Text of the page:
This third in the garish Hotel Transylvania franchise is surprising in only one way. Its cast and director are the same as before, whilst its plot resides in largely familiar territory. What’s harder to believe is that it’s taken Genndy Tartakovsky and company three films to finally introduce Dracula’s infamous foe Professor Van Helsing to the mix.
Looking for all the world like a Maleficent-Michelin Man mash up, Van Helsing (Jim Gaffifan) has devoted over a century to his mission to wipeout Dracula (Adam Sanford) with no avail. Ghostbuster- inspired blasters just don’t cut it apparently. Luck twists his way, however, when the Count happens to cross his path whilst on a cruise arranged by his daughter Mavis (Selena Gomez). His plot might be as threadbare as they come – it involves a rediscovered Atlantis and ‘the instrument of destruction’ – but is complicated somewhat by Dracula’s infatuation with the ship’s human captain Ericka (Kathryn Hahn). Quite the character transformation from film one. It’s almost admirable.
Thin plot and weak humour aside, Hotel Transylvania 3 does at least continue its predecessors’ generous morality coda. As Mavis puts it: ‘It doesn’t matter where you come from or how different you are.’ A family-first adventure, the film’s central concern is the drive for love in the face of hate. Tired of his lonely life, Dracula is in want of a partner but plagued by the concern that he’s already met and lost the true love of his life – the film calls it your ‘zing’ – in Mavis’ mother. In this inclusive world of monsters, however, change is always on the tarot cards.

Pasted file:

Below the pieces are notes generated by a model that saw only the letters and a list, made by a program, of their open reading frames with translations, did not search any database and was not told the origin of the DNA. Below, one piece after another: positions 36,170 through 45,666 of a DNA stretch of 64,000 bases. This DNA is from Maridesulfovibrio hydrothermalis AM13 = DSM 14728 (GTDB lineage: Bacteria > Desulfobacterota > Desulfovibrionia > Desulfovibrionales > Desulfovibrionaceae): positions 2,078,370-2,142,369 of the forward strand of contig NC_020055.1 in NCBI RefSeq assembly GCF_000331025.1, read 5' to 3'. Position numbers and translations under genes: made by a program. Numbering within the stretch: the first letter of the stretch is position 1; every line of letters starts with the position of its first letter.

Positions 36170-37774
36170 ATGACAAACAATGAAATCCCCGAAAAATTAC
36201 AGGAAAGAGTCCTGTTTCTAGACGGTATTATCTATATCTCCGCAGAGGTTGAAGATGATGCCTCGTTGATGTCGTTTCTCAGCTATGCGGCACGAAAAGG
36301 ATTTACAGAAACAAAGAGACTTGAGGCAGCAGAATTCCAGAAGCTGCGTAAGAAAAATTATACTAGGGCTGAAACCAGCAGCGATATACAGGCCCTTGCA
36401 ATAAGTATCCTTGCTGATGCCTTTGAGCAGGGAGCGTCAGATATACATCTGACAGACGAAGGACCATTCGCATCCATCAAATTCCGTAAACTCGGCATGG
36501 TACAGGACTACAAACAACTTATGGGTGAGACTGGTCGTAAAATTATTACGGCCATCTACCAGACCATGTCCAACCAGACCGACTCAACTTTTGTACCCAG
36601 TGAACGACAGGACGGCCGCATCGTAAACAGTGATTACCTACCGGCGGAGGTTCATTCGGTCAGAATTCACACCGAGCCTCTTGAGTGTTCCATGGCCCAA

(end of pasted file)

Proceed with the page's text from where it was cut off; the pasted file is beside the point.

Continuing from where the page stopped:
Less changeable would be the quality of the franchise itself. Part three is every bit as loud and irritating as the first and second. Whilst contenders include an aeroplane scene and epileptic dance party, the most annoying sequence of the film comes early on, with the marriage of Mr and Mrs Prickle. Three guesses as to what they look like. Officiated by a mumbling green blob, the wedding is obnoxious enough to induce headaches even before Tinkles the giant puppy crashes it. Nothing here is so wretched as anything in Sony’s recent Emoji Movie but the incessant bright colours and violent slapstick share traceable heritage. It would be unfair to dismiss the animation quality on display, which is Tartakovsky’s most accomplished to date, but it’s hard not to wish for a less gooey aesthetic.
Amiable gags – a skeleton at the all-you-can-eat buffet – are a rare occurrence amid a barrage of on the nose dialogue and snarky asides. Criminally, second film saviour Mel Brooks has only five short lines in the whole film and they’re hardly rib-tickling. His best is an ironic: ‘Boy, that stinks!’ The real stake to the heart here though is a horrific product placement by Sony early in the film, via a scene in which Dracula needlessly devotes time to online dating. It’s unsurprising from the studio but belies the financial focus of the films, which feel all the more soulless as a result.
If your children can’t get enough of the Hotel Transylvania brand, this third film is more of the same. Literally so: ‘It’s just like everything we can do at our Hotel,’ says the Count. ‘Except it’s on water!’ Comes the reply.